You have heard the expression, “When you only have a hammer, everything looks like a nail”? In other words, you have one tool, and you’ll use it for any job. Unfortunately, this often applies when it comes to resolving disputes. The difference between trial and mediation is more than a matter of semantics or even processes; it can mean the difference between fighting it out in court and settling a contentious situation in an equitable, risk eliminating, and more cost-efficient, manner.

The Difference Between Litigation and Mediation

The idea that the courtroom is the best, and only, way to resolve disputes is a belief not necessarily held in the best interest clients. That belief is the hammer, if you will. And of course, the client’s situation is the nail.

There are some circumstances that warrant litigation or a more conventional court-based approach. For example, when there is a significant discrepancy in the power of each party, a court ruling can build that equity in.

That said, in a vast number of instances, mediation is an effective tool. It is also one that can be overlooked, neglected, or even maligned by some trial lawyers. This can result in advocacy bias (failing to pay sufficient attention to a case’s weaknesses), cognitive dissonance (the inability to look at data or facts that contradict one’s viewpoint), and certainty bias (over-optimism regarding the outcome). 

It is worth calling out cognitive dissonance specifically. In litigation, there is a winner and a loser. In mediation, that is not the case. There are interests and positions, and skilled attorneys and mediators can work towards solutions that are satisfactory – or at least, acceptable – to both plaintiffs and defendants. It is entirely possible to find solutions in which there are no losers. 

Mediation is defined as an assisted negotiation with the help of a neutral and impartial third party. While every mediator brings their own skills, strengths, and experiences to the table, as a whole, mediators are trained legal professionals who help both parties explain their priorities and needs, weigh their choices, and work through their differences.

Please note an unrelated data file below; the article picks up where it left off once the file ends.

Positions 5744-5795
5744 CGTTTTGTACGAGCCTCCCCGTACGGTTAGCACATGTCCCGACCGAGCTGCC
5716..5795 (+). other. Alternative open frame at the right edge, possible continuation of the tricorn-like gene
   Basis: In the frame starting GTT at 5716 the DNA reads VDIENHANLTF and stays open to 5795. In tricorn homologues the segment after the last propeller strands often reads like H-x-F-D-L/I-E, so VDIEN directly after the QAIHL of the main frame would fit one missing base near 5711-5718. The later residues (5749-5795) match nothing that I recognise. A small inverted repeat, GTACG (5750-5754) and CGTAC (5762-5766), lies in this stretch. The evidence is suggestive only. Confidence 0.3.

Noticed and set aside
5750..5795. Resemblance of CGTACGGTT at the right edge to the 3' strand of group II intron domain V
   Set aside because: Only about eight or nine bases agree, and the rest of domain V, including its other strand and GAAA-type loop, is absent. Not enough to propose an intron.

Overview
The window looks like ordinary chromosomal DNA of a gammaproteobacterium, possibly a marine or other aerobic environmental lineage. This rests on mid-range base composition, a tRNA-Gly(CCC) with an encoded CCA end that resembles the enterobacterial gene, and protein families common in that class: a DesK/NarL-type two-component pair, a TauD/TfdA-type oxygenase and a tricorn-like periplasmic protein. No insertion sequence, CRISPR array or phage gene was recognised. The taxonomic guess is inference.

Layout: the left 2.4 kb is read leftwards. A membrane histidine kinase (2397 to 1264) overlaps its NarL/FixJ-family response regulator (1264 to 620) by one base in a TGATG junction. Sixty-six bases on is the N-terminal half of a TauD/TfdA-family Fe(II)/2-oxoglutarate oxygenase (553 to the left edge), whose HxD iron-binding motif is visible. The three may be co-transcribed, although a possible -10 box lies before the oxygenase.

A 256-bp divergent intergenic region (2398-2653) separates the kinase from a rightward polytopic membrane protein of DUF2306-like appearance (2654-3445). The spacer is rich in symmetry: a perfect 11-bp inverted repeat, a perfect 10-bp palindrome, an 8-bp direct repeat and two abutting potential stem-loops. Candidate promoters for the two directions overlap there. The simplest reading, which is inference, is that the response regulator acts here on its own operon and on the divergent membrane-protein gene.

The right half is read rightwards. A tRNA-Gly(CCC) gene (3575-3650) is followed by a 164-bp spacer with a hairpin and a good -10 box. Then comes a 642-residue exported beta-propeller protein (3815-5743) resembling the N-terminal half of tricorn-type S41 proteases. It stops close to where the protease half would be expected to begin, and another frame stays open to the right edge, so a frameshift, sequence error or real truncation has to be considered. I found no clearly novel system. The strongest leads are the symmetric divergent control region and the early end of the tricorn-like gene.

Thus, working with a mediator can provide certain clients – and certain legal cases – with a powerful advantage. Realizing this as an attorney can help you more effectively promote your clients’ interests.

Litigation vs. Mediation: When Mediation Makes Sense

For example, when a client wishes to avoid bad publicity over a business dispute, mediation makes sense. Mediation is a private process, whereas litigation is a matter of public record. Particularly in the age of electronic court filings, litigation can:

  • Drive business partners and customers to competitors, potentially costing future revenue, market share, or other opportunities.
  • Result in reputational damage and public scrutiny.
  • Engender regulatory scrutiny.
  • Make it more expensive and more difficult to get business done, as customers may take a more careful and deliberate approach to reviewing your client’s contracts, including having lawyers take more time to analyze the consequences of potential problems with the deal or transaction.

Now you know that arriving at a successful resolution requires an open-minded approach, transparency, and the willingness to let go of positions in order to get to interests. And you know that the hammer is not always the right tool for the job. Contact Breakthrough Mediation today to inquire about our alternative dispute resolution services.